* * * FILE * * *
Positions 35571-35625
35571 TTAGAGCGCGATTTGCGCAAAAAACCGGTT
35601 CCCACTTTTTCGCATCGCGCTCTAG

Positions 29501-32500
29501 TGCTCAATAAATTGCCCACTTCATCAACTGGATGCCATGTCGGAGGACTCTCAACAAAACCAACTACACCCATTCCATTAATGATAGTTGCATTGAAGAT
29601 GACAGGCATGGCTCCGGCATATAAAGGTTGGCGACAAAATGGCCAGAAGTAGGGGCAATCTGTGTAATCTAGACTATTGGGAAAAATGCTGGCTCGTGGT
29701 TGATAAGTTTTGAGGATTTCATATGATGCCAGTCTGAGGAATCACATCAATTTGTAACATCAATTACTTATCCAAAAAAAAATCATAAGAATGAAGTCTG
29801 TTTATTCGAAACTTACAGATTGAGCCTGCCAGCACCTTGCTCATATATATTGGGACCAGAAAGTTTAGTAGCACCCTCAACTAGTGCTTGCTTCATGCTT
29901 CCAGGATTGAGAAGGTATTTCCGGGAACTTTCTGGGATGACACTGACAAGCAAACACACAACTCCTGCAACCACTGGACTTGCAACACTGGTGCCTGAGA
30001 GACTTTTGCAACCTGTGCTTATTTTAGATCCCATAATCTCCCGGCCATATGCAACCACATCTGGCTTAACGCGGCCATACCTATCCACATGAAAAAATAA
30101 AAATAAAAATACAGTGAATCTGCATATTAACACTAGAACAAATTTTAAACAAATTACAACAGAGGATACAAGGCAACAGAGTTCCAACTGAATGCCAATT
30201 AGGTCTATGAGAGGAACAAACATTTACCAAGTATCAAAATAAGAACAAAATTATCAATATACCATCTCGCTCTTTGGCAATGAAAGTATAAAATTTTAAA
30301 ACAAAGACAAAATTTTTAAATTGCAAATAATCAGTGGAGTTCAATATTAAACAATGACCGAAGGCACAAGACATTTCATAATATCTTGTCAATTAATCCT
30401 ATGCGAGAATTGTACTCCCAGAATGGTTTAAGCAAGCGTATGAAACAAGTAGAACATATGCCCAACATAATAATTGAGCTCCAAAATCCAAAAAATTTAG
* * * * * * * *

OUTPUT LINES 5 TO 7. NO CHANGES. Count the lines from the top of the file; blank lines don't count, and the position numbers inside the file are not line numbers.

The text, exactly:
29501 TGCTCAATAAATTGCCCACTTCATCAACTGGATGCCATGTCGGAGGACTCTCAACAAAACCAACTACACCCATTCCATTAATGATAGTTGCATTGAAGAT
29601 GACAGGCATGGCTCCGGCATATAAAGGTTGGCGACAAAATGGCCAGAAGTAGGGGCAATCTGTGTAATCTAGACTATTGGGAAAAATGCTGGCTCGTGGT
29701 TGATAAGTTTTGAGGATTTCATATGATGCCAGTCTGAGGAATCACATCAATTTGTAACATCAATTACTTATCCAAAAAAAAATCATAAGAATGAAGTCTG